When holding onto His promises is all you can do

Philippians 1:6 says, "For I am confident of this very thing, that He who began a good work among you will complete it."

I grew up knowing that verse, yet recently the Holy Spirit opened my eyes to see the context of that verse, and how its truth is more powerful than I had realized.

At the time, I was praying for some people who are very dear to me, and I was facing doubts that God was going to move in their life, enable them to understand His promises, give them revelation, etc. But then one day I found myself thinking of that verse, and I felt the Holy Spirit prompting me to read the context.

He reminded me of the relationship between Paul and the Philippian church. They were, in essence, his spiritual children.

As I read, I began to notice the instructions Paul was giving them in how they needed to live. I found myself thinking about the times when I would give my own kids a bunch of instructions in how to live. Sometimes they were an old-fashioned “Mom lecture” and other times they were late-night conversations about life.

But the thing that struck me most was that my focus was usually on the things I felt they needed to hear. In other words, I’d talk about things that they were struggling with.

So as I read Philippians, I began to realize that, if Paul felt they needed instruction on something, then it probably meant that at least some of them were struggling in that area. Let's look at his admonishments.

Chapter 1:27 - "Only conduct yourselves in a manner worthy of the gospel of Christ, so that whether I come and see you or remain absent, I will hear about you that you are standing firm in one spirit, with one mind striving together for the faith of the gospel."

So there's a good chance they weren't conducting themselves in a worthy manner, since Paul felt the need to tell them that they needed to do this. It also seems likely that they were allowing divisions among them, since he was encouraging them to come together in unity. Chapter 2:2 repeats the instruction: "Make my joy complete by being of the same mind, maintaining the same love, united in spirit, intent on one purpose." (Have you ever repeated yourself when admonishing your kids?)

Chapter 2:3-4 - "Do nothing from selfishness or empty conceit, but with humility consider one another as more important than yourselves; do not merely look out for your own personal interests, but also for the interests of others."

Can we infer what problem was occuring?

Chapter 2:15 - "Do all things without complaining or arguments."

I have to chuckle. Evidently the first century church struggled with complaining and arguing with each other, just like the 21st century church.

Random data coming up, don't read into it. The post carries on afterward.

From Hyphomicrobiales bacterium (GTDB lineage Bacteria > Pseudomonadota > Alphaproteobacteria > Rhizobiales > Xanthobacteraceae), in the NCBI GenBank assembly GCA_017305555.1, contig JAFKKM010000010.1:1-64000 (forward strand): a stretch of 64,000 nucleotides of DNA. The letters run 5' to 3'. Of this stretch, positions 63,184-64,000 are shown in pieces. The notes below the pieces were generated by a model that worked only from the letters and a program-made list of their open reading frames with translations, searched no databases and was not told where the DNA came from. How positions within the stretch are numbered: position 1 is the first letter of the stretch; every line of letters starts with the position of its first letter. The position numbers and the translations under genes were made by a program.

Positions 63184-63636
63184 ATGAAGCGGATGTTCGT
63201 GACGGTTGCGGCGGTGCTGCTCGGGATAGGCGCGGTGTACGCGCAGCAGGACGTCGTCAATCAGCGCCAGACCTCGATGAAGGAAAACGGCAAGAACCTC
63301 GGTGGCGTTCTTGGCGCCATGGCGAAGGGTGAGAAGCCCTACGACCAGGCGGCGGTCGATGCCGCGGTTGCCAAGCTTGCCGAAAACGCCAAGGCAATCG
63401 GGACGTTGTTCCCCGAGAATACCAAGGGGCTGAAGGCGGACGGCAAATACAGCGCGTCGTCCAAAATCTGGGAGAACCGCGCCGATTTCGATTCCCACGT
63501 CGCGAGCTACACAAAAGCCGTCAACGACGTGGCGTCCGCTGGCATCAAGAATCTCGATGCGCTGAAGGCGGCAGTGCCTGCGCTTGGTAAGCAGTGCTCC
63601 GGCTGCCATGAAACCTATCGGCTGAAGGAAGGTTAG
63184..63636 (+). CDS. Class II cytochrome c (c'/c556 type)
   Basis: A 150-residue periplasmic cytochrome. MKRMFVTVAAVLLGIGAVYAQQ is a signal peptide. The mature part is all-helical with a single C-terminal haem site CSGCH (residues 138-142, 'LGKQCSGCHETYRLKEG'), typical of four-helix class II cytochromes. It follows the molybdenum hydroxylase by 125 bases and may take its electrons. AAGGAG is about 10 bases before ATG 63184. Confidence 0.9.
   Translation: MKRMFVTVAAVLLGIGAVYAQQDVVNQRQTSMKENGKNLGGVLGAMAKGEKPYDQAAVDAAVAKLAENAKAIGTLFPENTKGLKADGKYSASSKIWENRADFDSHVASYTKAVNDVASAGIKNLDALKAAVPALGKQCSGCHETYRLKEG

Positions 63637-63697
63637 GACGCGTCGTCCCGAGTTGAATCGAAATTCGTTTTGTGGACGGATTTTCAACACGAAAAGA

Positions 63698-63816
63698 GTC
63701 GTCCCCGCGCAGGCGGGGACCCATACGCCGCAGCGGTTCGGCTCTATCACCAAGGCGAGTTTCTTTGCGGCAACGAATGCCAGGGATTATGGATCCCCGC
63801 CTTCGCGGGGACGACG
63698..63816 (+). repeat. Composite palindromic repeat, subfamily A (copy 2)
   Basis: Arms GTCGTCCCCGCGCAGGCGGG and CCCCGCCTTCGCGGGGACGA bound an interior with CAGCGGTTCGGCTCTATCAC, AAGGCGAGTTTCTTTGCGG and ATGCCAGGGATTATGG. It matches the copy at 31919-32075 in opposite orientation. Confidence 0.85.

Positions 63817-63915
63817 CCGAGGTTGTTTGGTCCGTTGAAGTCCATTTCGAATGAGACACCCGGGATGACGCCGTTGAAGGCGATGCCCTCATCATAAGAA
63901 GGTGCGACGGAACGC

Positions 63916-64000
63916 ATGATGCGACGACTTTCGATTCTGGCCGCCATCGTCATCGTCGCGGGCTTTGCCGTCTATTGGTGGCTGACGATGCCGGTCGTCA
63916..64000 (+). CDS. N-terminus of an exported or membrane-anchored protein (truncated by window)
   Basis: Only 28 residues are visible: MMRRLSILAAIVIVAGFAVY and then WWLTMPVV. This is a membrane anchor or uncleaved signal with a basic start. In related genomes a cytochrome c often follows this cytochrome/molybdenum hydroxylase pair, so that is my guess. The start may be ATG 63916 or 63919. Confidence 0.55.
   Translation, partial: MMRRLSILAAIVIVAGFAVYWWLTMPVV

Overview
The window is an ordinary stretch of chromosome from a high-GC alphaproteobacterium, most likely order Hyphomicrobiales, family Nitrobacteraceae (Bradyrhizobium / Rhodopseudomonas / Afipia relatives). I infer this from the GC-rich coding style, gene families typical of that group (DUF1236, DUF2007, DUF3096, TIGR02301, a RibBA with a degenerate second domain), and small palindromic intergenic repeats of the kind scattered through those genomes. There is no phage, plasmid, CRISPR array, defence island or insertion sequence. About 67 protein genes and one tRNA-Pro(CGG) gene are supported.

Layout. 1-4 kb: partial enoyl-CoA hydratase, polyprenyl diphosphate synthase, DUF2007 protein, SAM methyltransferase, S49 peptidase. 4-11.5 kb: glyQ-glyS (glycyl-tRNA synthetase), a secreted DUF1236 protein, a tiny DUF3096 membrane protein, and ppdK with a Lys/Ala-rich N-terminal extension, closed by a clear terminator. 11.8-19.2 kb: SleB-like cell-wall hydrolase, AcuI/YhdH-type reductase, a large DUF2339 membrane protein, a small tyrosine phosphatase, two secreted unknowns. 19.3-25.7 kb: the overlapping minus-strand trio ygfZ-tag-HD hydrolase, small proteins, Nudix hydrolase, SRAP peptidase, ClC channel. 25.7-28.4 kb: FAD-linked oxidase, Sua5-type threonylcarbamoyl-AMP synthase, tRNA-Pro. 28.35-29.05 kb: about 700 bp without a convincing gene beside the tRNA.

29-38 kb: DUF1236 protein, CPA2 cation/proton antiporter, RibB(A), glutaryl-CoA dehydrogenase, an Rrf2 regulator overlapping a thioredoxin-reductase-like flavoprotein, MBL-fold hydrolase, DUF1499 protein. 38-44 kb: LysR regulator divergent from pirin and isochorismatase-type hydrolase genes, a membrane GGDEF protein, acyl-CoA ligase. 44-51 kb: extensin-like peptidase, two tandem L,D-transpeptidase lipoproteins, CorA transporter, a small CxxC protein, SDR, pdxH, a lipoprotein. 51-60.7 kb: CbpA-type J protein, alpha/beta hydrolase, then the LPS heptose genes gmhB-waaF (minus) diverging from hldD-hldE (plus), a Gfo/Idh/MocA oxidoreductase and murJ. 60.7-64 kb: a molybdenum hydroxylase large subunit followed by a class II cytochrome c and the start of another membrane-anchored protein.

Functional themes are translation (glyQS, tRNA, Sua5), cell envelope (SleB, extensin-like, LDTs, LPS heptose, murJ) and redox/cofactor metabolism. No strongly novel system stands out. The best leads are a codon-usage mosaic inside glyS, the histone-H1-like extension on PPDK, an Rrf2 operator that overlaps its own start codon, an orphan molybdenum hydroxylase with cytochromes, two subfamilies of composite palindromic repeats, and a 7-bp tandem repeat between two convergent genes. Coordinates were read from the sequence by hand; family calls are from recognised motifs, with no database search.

Chapter 3:1 - "Rejoice in the Lord."

I've noticed in myself that if I allow myself to fall into complaining (see above), then I fall out of rejoicing. It's nearly impossible to both complain and rejoice at the same time, so it's understandable that Paul is admonishing them to stop doing one and start doing the other.

There are other admonishments, but why is all of this significant?

Because despite these problems, Paul says, "For I am confident of this very thing, that He who began a good work among you will complete it."

In other words, I am not afraid for your future because of the problems that I see in your life. I know that God's love for you and His power working in Your life are greater than the problems I see.

Paul understood what Jesus meant when He said on the cross, "It is finished!"

He also says in verses 3 & 4, "I thank my God in all my remembrance of you, always offering prayer with joy in my every prayer for you all."

I thought again about my prayers for my loved ones, and I realized that too often they were led by fear of what their faults might lead.

I prayed with fear. Paul prayed with joy.

And the difference reflected where my confidence really was. If I was as confident as Paul was in God's ability to finish what He had begun (and I could see that He had indeed begun to work in the life of my loved ones), then I would not be afraid!

And so I realized the choice that was suddenly before me. Going forward, was I going to put my confidence, like Paul, in God's power and love and faithfulness and ability to finish what He started? Or was I going to continue to demonstrate that I had more confidence in the power of their faults and their sin?

It was like my merciful Savior opened my eyes to save me from what I had been guilty of. I was acting like I didn't believe He was able!

Suddenly, it seemed ridiculous that the God of the universe might not be able to do something.

And from that moment, my prayers changed. I discovered that my prayer seemed to naturally shift so that it had a lot less begging God to do this or that and a lot more grateful praise for His promise to finish what He started. A lot more thankfulness that God not only knew how to finish what He started, but He also had the power and ability to do it!



May I encourage you? Those problems you see in your life or in the life of your loved ones… they are not greater than God! 

He  Is  Able!

Look at your life. Look at their lives. Can you see God's hand anywhere, working?

If so, then He's going to finish what He began! Tell fear to be gone, and rest in the power of Your God! Be still and know that He is God! (Psalm 46:10)

And if you aren't sure that you can see God's hand, then ask Him to open your spiritual eyes so that you can see what He's doing. It's amazing!

He is faithful!

Comments